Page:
Surprise! Microsoft Windows 95 Mobile was actually sort of real

See smartphones get hit with a blast from Microsoft's past, Clippy included.

Amanda Kooser
Freelance writer Amanda C. Kooser covers gadgets and tech news with a twist for CNET. When not wallowing in weird gear and iPad apps for cats, she can be found tinkering with her 1956 DeSoto.
Amanda Kooser
2 min read

The mid-90s saw the rise of clothing from The Gap, slap bracelets, the breakout of rapper Coolio and the arrival of Microsoft's Windows 95 operating system, well before the advent of the ill-fated Windows Mobile for phones

A nostalgia-inducing concept video shows us what it would have looked like if Windows 95 and Windows Mobile had a smartphone lovechild. The resulting baby is suprisingly cute.

The video comes from YouTube animation channel 4096 and feels like a flashy modern phone ad, except everything you see on screen is delightfully dated. 

Revel in classic-looking Windows 95 icons like "Internet Mail," "Internet News," "Audio Player" and just plain "The Internet." The video also showcases an old-school version of Microsoft Word and Internet Explorer , with the browser throwing an annoying unexpected error message.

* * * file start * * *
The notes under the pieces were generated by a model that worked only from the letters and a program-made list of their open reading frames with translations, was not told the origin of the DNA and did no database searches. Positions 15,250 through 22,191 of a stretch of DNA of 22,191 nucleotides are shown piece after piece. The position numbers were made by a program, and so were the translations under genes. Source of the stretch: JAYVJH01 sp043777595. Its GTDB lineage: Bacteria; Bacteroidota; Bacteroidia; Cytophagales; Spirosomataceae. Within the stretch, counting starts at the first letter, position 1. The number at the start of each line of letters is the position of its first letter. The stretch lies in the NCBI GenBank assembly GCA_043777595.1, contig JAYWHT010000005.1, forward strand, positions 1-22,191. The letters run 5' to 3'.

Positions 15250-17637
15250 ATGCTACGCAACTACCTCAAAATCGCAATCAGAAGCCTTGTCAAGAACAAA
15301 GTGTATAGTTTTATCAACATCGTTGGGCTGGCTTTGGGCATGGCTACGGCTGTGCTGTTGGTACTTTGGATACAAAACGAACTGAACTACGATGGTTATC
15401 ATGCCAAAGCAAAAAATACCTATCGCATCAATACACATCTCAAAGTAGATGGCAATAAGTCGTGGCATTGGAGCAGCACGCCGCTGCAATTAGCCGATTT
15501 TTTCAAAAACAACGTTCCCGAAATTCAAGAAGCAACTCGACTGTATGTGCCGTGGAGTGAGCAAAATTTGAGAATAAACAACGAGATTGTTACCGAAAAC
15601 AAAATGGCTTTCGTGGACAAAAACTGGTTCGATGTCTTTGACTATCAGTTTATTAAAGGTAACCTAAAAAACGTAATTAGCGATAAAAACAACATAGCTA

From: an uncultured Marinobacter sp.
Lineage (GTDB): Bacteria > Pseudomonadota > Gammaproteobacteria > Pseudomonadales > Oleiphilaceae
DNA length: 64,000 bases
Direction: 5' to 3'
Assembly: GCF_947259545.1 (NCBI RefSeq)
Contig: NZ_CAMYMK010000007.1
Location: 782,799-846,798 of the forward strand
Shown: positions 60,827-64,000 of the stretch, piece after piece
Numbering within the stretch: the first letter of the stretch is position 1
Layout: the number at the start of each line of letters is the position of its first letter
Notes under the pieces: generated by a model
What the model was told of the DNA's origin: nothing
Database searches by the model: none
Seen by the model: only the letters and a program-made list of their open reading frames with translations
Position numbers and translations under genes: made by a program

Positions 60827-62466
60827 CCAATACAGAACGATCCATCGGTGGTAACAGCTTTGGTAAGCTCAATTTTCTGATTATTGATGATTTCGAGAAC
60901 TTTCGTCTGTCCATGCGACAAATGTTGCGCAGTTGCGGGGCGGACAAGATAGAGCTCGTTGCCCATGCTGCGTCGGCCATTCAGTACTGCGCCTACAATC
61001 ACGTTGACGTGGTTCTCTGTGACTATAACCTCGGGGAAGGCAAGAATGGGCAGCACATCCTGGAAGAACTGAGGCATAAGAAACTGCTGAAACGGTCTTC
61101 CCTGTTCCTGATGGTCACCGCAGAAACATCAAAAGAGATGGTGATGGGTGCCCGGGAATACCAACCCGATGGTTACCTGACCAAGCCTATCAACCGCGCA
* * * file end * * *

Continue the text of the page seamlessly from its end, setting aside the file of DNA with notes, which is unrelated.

It turns out Windows 95 Mobile has some real-life precedent. Steven Sinofsky, former president of Microsoft's Windows Division, tweeted a response to the video, saying, "this is pretty cute but the Windows team did this for real in 2011."

Sinofsky points to a 2012 Microsoft blog post he wrote on "Building Windows for the ARM processor architecture." The post shows an early Windows phone running the full Windows desktop, including a classic version of solitaire. The post clarifies, "This is not a product plan or even a hint at a product." 

This turns the Windows 95 Mobile video into a case of art imitating life. But of all the fantastic features you'll find in Windows 95 Mobile, one truly stands out: Clippy, a personal assistant that will rival Siri. If that doesn't make you want to buy a Windows 95 phone, then nothing will convince you.

First published June 27, 9:23 a.m. PT
Update, June 28 at 11:28 a.m.: Adds Sinofsky's tweet.